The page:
2005 Lectured to PNAI (Parents of North American Israelis) on Jewish life in Germany today.


2005 Three-week “Sekhel veLev” course on German-Jewish Writers


2004 Commentator for panel “Negotiating the Public Sphere,” Chair of panel “Autobiography/Biography/Memory: German-Jewish Writers”, GSA Conference, Arlington, VA


2002 Commentator for panel on Harry Graf Kessler, GSA Conference, San Diego, CA


2002 Gave presentation at “Hallonot” (Windows), a community-education event sponsored by Judaic Studies, on the topic “Assimilation: Is it always a bad thing?”


2001 Commentator for panel on Alfred Döblin’s Die zwei Freundinnen und ihr Giftmord, GSA Conference, Washington, DC


2000 Presentation to Southwest Psychoanalytic Society on Alexander & Margarethe Mitscherlich’s The Inbility to Mourn and the history of the psychoanalytic movement in Germany during the Nazi and postwar years.


2000 Gave paper (by invitation) on “German Jews and Ostjuden in the American South: Alfred Uhry’s Play The Last Night of Ballyhoo” at the symposium “German-Jewish Identities in the United States” at the University of Wisconsin in Madison.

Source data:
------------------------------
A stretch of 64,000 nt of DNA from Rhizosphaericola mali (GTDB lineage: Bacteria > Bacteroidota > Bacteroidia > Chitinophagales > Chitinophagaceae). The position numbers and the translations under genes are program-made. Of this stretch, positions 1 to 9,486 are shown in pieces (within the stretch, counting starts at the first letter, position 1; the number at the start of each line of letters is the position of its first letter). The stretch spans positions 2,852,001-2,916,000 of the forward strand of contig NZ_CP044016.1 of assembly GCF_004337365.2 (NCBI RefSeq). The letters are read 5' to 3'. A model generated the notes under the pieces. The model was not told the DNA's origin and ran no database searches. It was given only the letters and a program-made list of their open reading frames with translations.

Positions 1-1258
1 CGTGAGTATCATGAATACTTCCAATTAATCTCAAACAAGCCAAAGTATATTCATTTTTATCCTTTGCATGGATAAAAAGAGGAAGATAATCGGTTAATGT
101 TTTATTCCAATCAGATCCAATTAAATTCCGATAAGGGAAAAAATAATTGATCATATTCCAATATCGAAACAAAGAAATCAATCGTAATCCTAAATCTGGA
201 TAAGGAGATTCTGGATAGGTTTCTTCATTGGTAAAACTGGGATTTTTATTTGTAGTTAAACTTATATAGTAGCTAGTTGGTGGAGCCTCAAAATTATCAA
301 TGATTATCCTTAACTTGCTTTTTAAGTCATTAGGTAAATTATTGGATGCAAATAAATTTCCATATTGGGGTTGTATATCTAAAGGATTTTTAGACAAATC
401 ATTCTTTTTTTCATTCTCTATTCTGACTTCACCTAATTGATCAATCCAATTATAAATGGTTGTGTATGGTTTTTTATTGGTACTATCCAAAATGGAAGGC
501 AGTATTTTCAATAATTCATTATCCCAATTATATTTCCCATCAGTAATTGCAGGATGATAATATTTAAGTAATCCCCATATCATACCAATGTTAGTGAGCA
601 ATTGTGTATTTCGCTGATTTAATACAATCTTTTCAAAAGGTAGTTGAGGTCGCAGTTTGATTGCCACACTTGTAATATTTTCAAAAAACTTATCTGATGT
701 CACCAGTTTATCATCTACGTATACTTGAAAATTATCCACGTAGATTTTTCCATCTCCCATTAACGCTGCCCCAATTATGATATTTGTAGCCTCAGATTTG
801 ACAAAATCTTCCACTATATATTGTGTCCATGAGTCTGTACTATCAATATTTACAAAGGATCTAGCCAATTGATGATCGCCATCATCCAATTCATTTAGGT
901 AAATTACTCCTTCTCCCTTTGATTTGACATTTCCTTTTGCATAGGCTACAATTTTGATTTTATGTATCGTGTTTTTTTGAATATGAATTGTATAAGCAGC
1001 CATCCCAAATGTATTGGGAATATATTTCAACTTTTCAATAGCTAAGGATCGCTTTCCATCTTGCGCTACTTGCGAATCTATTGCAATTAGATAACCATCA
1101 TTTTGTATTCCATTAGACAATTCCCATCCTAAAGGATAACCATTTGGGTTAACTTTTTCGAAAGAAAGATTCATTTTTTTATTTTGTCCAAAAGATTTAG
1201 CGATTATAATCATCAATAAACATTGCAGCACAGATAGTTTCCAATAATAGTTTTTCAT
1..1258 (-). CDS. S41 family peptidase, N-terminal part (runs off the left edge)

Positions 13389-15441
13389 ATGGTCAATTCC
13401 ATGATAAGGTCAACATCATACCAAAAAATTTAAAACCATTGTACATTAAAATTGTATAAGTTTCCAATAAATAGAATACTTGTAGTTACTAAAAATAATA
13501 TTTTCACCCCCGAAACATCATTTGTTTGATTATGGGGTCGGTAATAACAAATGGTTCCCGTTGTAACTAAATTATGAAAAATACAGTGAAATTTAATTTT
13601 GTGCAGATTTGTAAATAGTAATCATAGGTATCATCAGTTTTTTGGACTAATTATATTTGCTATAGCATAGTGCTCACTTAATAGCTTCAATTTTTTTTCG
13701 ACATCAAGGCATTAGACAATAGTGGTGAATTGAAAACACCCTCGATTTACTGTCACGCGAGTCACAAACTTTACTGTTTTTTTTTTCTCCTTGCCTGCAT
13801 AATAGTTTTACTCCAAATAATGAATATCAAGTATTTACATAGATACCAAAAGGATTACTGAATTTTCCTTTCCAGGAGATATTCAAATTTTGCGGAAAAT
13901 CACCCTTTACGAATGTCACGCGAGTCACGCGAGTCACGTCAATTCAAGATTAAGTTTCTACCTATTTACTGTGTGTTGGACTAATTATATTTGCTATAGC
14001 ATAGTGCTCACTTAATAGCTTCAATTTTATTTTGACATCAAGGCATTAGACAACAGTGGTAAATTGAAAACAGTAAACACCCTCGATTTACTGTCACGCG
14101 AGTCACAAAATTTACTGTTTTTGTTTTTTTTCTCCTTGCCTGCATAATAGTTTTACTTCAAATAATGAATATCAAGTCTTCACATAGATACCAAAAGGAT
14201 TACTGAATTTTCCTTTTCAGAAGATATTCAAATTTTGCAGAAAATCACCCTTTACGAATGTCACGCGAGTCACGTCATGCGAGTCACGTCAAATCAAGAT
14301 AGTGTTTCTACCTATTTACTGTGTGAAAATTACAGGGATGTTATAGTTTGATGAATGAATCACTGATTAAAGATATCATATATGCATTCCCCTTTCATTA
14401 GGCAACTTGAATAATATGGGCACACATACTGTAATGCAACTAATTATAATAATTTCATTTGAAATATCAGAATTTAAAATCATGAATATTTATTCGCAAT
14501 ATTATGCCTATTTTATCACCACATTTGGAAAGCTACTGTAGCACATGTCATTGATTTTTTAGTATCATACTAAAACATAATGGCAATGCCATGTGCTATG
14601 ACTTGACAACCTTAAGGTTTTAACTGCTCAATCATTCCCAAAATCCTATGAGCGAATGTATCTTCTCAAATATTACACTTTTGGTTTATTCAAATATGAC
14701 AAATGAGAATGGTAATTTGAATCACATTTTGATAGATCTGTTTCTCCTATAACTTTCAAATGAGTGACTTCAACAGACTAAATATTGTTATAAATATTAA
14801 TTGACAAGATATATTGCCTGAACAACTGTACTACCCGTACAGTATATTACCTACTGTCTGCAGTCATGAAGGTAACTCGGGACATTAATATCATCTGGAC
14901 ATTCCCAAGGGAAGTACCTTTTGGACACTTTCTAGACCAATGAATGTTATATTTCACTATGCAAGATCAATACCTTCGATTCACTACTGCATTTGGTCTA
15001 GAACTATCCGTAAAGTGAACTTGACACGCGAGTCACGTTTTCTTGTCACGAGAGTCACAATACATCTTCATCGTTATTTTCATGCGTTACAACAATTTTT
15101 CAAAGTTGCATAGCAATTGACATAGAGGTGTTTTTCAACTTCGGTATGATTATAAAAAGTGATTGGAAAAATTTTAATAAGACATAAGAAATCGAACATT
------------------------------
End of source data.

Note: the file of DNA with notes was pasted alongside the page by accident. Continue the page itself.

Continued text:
2000 Lectured to PNAI (Parents of North American Israelis) on Jewish life in Germany today.


1999 Lectured to Brandeis University National Women’s Committee on Jewish life in Germany today.


1999 Invited to give lecture as part of U of A Humanities and Social and Behavioral Sciences Distinguished Lecture Series on the topic: “Reflecting on Assimilation: The Jewish Experience in Germany, Austria, and the U.S.”


1999 Lectured to Tucson ORT (Jewish women’s group) on Jewish life in Germany today


1995 Gave lecture on Jewish life in fin-de-siècle Vienna at Temple Emanu-El.





2007 Received sabbatical leave of one semester (Fall 2007) to complete a monograph for Camden House, The Burden of the Past: Martin Walser and Modern Germany


2000 Received sabbatical leave of one semester (Spring 2001) to complete edited volume on Hugo von Hofmannsthal.


2000 Received Fulbright-Hays Grant to attend 2000 Fulbright German Studies Seminar (Berlin-Leipzig-Frankfurt-Munich, June-July 2000) on the theme of “History and Memory: Jewish Past and Present in Germany”


1983 Received Fulbright-Hays Grant to attend seminar in Bonn and Berlin on contemporary German society and politics run by the German Fulbright Commission and the Deutscher Akademischer Austauschdienst.


1974-75 Fulbright-Hays Graduate Fellowship for research in Vienna, Austria.